Unprofessional journalism

Every, really every foreign journalist working in Turkey, writes about the Kurdish question. It’s one of the most urgent topics in the country, there are a lot of interesting developments to report about and the stories are usually pretty sellable as well. And I haven’t heard of any foreign journalist getting into trouble (the last couple of years) with the Turkish authorities for writing about the Kurdish issue, or for letting PKK members or PKK sympathizers express their opinion. Let me say straight away that for Turkish and Kurdish journalists it’s quite different: they get into trouble with authorities all the time for ‘making propaganda for a terrorist organisation’ or for ‘inciting hatred among the people’.

Foreign journalists are usually not harassed by the state. Up until last week, that is, when American freelance journalist Jake Hess was arrested in the south-eastern city of Diyarbakir. Some Kurdish organisation reported it first, and I could hardly believe it was true. A foreign journalist arrested for writing about the Kurdish issue, accused of having links with the KCK, an umbrella organisation linked to the PKK? Can you get accused of having such links when you interview somebody who fights for the PKK, or who has fought in the mountains, or would like to, or supports the armed struggle? If so, how come Jake Hess got into trouble, and not me, or many of my colleagues who also spoke to ‘terrorists’?

It soon became clear. Jake is not in the first place a professional journalist. He came to Turkey as an activist for the Kurdish cause and, for example, did some volunteer work for the Diyarbakir branch of IHD, the biggest human rights organisation in Turkey. I remembered his name when I heard it and checked my mail, in which I found several messages that he had sent from his private email address calling for action to support the case of several Kurdish activists in jail. One of them was Muharrem Erbey, human rights lawyer and chair of the Diyarbakir branch of IHD. He signed the email with ‘Jake Hess, human rights activist and friend of Muharrem Erbey’. Only very recently, I understand, had he decided to take up journalism, and he wrote two stories related to the Kurdish issue for Inter Press Service.

In my opinion, you can not call yourself both an activist and a journalist as regards the same matter. Part of being a professional journalist is keeping a distance from your subject, and Jake Hess was not doing that. He was not even trying – and that’s even worse. All journalists know it’s impossible not to have any personal feelings over matters you write about, so the least you can do is to try to stay as impartial as possible, and the logical result of it is that, for example, you can’t work both as an activist and a journalist. Journalism is not a tool for activism.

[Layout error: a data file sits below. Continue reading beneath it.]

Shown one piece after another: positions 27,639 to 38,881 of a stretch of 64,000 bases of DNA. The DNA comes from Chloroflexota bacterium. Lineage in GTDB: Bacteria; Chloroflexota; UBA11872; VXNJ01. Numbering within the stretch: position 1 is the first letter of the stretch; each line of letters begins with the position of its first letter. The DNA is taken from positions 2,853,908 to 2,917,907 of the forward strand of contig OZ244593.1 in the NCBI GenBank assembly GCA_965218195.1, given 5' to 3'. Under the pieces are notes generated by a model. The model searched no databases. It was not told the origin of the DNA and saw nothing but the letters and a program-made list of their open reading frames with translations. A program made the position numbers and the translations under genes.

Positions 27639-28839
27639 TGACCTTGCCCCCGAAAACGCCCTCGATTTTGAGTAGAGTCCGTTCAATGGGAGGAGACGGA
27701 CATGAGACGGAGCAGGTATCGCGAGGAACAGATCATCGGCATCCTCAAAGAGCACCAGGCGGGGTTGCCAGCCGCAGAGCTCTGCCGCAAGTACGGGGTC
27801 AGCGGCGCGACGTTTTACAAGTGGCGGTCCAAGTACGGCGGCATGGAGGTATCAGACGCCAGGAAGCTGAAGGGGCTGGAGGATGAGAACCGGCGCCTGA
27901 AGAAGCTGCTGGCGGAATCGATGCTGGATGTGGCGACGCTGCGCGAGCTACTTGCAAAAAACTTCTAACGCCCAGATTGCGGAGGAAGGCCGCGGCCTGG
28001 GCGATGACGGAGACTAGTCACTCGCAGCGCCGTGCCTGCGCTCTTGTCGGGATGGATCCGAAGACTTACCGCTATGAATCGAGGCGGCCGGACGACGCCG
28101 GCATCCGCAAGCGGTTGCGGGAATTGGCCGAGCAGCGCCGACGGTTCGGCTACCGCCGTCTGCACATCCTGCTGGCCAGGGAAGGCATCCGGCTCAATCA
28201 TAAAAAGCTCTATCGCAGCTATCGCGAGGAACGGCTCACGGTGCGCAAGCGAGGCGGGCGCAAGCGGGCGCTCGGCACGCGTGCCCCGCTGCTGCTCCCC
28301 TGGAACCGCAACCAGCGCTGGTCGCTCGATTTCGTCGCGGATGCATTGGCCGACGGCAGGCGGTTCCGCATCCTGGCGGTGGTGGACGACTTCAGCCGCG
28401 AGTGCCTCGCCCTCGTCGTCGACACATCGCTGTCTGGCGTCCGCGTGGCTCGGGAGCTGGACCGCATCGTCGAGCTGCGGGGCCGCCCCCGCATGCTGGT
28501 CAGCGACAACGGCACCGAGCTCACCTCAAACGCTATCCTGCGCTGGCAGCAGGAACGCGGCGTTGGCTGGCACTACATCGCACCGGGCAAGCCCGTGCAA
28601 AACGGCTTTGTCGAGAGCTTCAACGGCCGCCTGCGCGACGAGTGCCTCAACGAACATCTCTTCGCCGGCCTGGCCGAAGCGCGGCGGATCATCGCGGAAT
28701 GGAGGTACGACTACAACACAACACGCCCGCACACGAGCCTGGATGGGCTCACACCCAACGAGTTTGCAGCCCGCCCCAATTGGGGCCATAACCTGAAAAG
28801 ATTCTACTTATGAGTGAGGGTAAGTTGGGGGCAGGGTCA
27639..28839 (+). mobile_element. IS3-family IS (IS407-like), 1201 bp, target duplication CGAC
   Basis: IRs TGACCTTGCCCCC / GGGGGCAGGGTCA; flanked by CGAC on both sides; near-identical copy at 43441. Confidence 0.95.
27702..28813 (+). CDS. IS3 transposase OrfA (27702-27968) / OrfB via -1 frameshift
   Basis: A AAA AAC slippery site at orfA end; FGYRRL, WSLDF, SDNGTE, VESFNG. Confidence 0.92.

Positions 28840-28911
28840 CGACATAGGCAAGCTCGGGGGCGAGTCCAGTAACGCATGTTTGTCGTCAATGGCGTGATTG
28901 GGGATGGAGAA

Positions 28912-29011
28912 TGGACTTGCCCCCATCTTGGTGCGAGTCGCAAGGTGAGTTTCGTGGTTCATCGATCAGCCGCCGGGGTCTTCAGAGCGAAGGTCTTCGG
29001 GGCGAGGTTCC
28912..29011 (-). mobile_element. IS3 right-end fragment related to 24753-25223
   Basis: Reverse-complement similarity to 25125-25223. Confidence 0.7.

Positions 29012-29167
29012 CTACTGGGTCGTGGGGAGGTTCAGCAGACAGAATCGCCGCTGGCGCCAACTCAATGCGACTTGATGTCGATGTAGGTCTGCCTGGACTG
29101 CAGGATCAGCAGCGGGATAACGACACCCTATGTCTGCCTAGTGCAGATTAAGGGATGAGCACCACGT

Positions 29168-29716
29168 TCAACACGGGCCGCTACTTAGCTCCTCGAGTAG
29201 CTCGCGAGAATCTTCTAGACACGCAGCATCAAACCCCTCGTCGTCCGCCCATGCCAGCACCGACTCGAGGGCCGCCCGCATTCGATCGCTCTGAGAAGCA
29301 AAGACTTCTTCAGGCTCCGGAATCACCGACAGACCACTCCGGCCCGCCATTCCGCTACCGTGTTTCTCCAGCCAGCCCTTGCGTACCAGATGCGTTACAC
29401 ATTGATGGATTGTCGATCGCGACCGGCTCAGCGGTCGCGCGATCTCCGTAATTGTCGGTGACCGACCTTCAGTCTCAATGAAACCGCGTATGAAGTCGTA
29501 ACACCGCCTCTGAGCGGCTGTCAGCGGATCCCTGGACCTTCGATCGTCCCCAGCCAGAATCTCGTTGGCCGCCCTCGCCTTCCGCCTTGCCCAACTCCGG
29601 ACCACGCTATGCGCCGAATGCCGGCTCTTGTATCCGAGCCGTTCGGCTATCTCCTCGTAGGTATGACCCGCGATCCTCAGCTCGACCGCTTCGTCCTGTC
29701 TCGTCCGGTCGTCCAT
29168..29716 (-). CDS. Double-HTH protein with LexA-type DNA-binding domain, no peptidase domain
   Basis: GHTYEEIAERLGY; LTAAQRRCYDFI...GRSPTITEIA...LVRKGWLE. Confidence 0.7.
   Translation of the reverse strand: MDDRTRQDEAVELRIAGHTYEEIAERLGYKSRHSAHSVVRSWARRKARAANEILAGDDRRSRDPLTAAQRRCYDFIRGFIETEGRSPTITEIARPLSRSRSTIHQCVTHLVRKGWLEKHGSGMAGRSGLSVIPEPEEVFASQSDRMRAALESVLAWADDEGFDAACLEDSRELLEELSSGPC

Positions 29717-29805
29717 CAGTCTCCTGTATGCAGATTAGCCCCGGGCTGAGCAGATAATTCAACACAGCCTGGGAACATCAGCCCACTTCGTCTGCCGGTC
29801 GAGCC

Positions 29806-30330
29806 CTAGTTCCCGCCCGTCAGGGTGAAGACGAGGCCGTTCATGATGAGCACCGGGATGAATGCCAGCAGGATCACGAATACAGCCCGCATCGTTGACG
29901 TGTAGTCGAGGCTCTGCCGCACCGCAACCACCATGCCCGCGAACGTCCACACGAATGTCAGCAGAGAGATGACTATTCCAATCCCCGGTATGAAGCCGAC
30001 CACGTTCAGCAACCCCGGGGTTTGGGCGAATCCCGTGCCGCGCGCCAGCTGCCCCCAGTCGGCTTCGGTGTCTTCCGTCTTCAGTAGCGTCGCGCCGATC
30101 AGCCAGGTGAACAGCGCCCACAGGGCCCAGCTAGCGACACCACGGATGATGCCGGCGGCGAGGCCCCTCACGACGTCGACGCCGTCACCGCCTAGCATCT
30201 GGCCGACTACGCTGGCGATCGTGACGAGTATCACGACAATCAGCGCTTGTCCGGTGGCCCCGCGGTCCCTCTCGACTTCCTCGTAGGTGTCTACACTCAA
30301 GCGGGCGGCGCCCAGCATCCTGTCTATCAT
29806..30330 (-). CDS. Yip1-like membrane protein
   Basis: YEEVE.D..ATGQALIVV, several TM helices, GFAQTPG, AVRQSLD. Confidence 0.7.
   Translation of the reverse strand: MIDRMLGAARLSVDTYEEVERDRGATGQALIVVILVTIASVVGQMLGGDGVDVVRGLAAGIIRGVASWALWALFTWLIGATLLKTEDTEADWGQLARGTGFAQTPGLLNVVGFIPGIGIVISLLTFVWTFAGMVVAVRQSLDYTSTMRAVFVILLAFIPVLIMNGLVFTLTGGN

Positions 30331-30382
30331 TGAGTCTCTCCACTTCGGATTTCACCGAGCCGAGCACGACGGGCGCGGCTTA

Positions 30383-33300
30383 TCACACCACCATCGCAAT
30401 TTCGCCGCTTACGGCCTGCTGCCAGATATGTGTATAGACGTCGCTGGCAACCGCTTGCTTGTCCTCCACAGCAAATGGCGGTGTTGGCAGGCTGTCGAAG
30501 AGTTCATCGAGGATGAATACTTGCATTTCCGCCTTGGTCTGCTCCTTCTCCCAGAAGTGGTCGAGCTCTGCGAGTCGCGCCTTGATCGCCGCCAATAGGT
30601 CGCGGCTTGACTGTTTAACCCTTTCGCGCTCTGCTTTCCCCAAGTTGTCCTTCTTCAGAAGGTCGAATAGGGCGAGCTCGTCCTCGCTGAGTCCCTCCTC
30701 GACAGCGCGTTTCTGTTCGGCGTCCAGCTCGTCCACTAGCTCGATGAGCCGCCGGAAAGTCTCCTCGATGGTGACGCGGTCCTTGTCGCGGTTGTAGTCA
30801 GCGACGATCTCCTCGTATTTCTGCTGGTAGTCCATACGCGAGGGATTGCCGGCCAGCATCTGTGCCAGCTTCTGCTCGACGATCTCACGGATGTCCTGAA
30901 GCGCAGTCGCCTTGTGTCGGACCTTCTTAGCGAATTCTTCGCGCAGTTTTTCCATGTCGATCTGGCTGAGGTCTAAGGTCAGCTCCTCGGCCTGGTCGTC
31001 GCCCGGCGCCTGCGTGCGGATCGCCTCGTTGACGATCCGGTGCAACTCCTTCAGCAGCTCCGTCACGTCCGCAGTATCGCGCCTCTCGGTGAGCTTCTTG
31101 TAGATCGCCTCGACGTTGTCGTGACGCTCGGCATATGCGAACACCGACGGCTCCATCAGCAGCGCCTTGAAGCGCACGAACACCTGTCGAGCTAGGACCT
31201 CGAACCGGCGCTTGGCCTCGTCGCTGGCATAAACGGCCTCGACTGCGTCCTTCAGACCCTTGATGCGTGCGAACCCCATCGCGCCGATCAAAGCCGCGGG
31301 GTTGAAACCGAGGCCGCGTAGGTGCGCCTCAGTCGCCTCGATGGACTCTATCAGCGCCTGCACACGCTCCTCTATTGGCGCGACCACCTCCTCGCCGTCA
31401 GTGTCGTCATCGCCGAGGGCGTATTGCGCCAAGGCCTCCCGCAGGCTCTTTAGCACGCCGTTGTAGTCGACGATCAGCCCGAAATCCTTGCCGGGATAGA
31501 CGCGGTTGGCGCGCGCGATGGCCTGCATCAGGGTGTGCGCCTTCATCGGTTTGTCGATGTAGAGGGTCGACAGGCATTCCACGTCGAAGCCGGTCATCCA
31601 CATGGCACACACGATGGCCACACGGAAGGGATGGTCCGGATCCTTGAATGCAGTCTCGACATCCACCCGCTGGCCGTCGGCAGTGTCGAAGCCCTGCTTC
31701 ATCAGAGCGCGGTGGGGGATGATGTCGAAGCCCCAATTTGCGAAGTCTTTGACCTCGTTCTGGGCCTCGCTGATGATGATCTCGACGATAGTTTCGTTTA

Jake Hess has been naive too, it seems to me. He must have known that both the PKK and the KCK are illegal organizations in Turkey, (and the PKK is on the list of terrorist organisations in the USA and Europe as well,) and that the Kurdish issue is still a very sensitive one. He certainly knew that you can already be accused of ‘having links with terrorism’ when you have ‘wrong friends’. Maybe he thought his status as a foreigner or even a ‘foreign journalist’ would protect him. But in Turkey, letting PKK sympathisers speak out is, in the eyes of many Turks, already a matter of ‘siding with terrorists’, and that suspicion of course only gets deeper when you don’t keep a distance from your subject.

A lack of distance also doesn’t help your cause, by the way: writing in as balanced, unbiased and well documented a way as possible only increases the chance that you might convince others of the importance of what you write about. Whenever Jake Hess writes again about the Kurdish issue in the future, anybody can immediately disqualify him by saying he’s not a journalist but an activist.